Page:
Sunday, August 19, 2007
Africa paves way for innovatory UN style International broadcasts
I'm so excited by this.
Finally technology has become a friend in need, indeed.
Imagine nations reporting on nations, nations talking to nations, nations reporting to the people.
It sounds a grand idea. It is and exist in some guise for the BBC, CNN, Sky, Al Jazeeera - and many others have global posts in territories.
Probably one of the most ambitious ideas I have been involved in, which I would drop everything to replicate as the kernal for greater understanding.
Take journalists from Ghana, many of whom had never left the country before and take them to South Africa. And in time viser versa.
A coproduction no one had attemped before. Two nations that have so much in common but are seperated by. . . ?
Now finally, I can bring you that unique broadcast: The United States of Africa - a rich seams of programmes that demonstrate something awesome: broadcasters who have a measure of their constituents reporting on matters that aren't driven neccesarily by news but social relevancy.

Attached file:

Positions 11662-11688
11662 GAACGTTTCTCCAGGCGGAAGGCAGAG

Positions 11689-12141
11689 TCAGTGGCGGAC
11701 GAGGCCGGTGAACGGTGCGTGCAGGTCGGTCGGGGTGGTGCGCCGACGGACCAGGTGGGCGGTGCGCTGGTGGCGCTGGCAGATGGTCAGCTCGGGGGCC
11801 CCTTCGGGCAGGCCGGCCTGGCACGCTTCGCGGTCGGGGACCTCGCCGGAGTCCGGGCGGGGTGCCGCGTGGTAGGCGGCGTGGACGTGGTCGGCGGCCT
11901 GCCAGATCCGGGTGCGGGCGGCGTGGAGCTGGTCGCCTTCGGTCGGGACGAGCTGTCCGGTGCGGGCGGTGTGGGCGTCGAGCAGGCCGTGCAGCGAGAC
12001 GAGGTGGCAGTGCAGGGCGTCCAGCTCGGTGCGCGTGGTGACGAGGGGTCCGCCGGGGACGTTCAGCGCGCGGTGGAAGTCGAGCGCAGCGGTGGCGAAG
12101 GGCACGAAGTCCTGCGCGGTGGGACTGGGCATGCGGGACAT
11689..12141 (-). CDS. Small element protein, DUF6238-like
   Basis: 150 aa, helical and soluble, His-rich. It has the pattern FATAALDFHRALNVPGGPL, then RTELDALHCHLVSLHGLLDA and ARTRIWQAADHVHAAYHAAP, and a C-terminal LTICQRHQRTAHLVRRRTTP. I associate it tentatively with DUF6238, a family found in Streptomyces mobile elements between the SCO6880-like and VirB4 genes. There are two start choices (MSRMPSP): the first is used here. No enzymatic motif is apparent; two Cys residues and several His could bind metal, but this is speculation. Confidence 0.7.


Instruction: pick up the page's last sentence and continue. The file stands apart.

There's an elaborate write up to this, which would probably make a book. But less speed, more haste.
At a WeMedia summit at Reuters last year, I became impassioned, even angry telling the audience that Africa, anywhere and our lack of understanding e.g. The Taliban, the this, the that is not a sympton of technological differences any longer, but ignorance.
Wild, wild ignorance. Fo every piece of new stock the big broadcasters are buying in, take the old if you want and lets use it in the fashion this idea illustrates: a UN style of broadcasting, designed to add to knowledge, than take away - and believe me that is being done.
This week I'll post the videos which includes some fantastic insert footage part of the broadcast e.g. Stevie Wonder playing for Mandela, A Boeing 747 in the studios with a slew of stars emerging, the first Ms south Africa to get to the finals of Ms World, a day in the life on the new immigrants ( we spend an overnight with Africans huddled in a flat whom the nexy day eran a living as traders. One of them had a PhD), a history of South Africa linked to Ghana, and much, much, much, much more.
And the year this took place, 1997.
Like I said Technology has finally caught up with us. And the second most amazing thing, the Ghanaians in this broadcasts learnt video journalism in 3 hours.
Posted by Dr David Dunkley Gyimah at 10:45 am
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